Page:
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Printer Carrier Optimum Move Algorithm

IP.com Disclosure Number: IPCOM000047406D
Original Publication Date: 1983-Nov-01
Included in the Prior Art Database: 2005-Feb-07
Document File: 4 page(s) / 52K

Publishing Venue

IBM

Related People

Dyer, S: AUTHOR [+3]

Abstract

The carrier move algorithm discussed herein increases system throughput by minimizing the time required to perform a tab or carrier return in a typewriter or printer. Typically, a carrier move is made either at a given low speed or at several speeds depending upon the distance of the move. The move distance determines the move speed since ramp-up distance and stopping distance are dependent upon steady-state speed. Thus, for this type of algorithm the carrier never reaches maximum speed (and thus shortest move time) except for very long moves. The algorithm described achieves the shortest possible move times by always accelerating toward the maximum move speed. The move is optimized in time by always accelerating to the maximum speed possible for the length of move while still decelerating to a stop by the stop point.

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Printer Carrier Optimum Move Algorithm

The carrier move algorithm discussed herein increases system throughput by minimizing the time required to perform a tab or carrier return in a typewriter or printer. Typically, a carrier move is made either at a given low speed or at several speeds depending upon the distance of the move. The move distance determines the move speed since ramp-up distance and stopping distance are dependent upon steady-state speed. Thus, for this type of algorithm the carrier never reaches maximum speed (and thus shortest move time) except for very long moves. The algorithm described achieves the shortest possible move times by always accelerating toward the maximum move speed. The move is optimized in time by always accelerating to the maximum speed possible for the length of move while still decelerating to a stop by the stop point. This optimization is possible since deceleration is closed loop, providing a tightly controlled deceleration, and since an equation calculated during acceleration defines when the deceleration profile is intersected so that deceleration can begin. The system discussed is illustrated in Fig. 1. The scheme for determining velocity may be that described in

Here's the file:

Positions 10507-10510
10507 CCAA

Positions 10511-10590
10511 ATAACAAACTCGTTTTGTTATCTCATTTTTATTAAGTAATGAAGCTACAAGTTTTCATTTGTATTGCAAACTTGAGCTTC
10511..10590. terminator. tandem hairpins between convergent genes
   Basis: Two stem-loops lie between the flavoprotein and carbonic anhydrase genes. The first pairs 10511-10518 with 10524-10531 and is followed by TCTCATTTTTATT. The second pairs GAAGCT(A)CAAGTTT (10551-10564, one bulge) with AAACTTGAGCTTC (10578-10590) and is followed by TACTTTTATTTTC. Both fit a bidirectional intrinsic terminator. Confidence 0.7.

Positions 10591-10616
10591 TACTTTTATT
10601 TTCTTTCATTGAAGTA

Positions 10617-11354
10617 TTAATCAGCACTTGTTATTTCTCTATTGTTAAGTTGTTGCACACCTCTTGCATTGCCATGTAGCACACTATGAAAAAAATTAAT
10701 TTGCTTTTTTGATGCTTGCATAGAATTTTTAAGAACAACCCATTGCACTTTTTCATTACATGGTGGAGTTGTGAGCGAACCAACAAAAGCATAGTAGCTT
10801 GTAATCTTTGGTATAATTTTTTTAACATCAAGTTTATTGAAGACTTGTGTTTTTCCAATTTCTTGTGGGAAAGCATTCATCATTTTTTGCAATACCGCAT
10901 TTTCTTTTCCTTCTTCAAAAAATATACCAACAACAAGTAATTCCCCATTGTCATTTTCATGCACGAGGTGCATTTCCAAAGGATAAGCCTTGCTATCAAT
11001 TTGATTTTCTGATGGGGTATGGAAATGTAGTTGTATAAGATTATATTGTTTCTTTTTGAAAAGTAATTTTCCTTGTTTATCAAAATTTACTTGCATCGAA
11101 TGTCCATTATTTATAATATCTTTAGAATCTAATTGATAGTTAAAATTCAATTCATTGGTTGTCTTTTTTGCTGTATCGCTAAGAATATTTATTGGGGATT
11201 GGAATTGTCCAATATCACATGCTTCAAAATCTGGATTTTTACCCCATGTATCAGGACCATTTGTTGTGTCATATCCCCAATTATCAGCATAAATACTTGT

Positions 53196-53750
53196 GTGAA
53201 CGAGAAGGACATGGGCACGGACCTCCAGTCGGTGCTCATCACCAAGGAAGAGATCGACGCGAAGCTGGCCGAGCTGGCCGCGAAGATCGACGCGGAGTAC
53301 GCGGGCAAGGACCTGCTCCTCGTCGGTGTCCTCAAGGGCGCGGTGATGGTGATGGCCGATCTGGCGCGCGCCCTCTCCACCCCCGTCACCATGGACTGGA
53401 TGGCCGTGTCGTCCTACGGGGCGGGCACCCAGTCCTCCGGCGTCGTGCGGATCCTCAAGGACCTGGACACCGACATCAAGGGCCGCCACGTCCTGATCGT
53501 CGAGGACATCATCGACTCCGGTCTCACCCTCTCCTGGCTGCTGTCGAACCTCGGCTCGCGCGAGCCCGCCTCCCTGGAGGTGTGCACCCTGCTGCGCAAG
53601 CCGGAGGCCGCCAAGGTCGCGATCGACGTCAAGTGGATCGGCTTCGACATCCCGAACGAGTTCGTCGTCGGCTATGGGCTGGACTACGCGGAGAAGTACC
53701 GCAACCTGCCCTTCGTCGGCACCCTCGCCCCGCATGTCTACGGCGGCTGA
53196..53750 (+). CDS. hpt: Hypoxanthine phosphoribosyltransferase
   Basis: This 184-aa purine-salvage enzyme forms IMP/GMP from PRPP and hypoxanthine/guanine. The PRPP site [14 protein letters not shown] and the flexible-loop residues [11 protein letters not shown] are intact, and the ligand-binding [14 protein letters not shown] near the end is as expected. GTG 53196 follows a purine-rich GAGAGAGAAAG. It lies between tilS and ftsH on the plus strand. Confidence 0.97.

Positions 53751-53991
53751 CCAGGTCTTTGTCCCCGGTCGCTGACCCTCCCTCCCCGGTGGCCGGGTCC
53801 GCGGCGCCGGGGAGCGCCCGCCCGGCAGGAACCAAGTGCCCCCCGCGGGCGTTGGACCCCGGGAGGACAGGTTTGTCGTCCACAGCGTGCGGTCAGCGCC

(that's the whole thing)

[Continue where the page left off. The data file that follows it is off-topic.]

[1] in which clock pulses between fixed distance emitters are counted to determine inverse velocity. The deceleration scheme is preferably that described in [2]. The closed-loop deceleration scheme set forth in [2] is the key to making this move algorithm work well over the range of system parameters. The closed-loop deceleration describes a tightly controlled deceleration path via an equation that relates distance from stopping point to the desired velocity at that distance. Then a velocity error can be calculated at each position point and used to control the deceleration path, as shown in Fig. 2.

In Fig. 2, velocity is a linear function of time described by VELOCITY = VELss - Mt1 (Note: linearity is not necessary except for convenience.) where M = slope of the velocity profile; VELss = steady-state velocity intercept. The final stop in Fig. 2 occurs after a low speed plateau which compensates for variability in the deceleration profile. Fig. 3 illustrates the defined deceleration profile from Fig. 2 as a function of distance. This profile is nonlinear since position is the integral of the previously linearly defined velocity. In Fig. 3, DIS = Distance from the start of the defined decel profile at the VELss intercept to the present position.

DIST = The total distance of the defined decel profile.

DIS can be calculated by DIS = DIST - Present Position. For the defined deceleration profile, the relationship between DIS and COUNTS (clock pulses between encoder pulses) can be used to calculate the velocity error during closed-loop deceleration. This relation is plotted in Fig. 4. The defining equation is

(Image Omitted)

where

1

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NE = The number of encoder pulses between which

clock pulses are counted

K1 = Constant refle...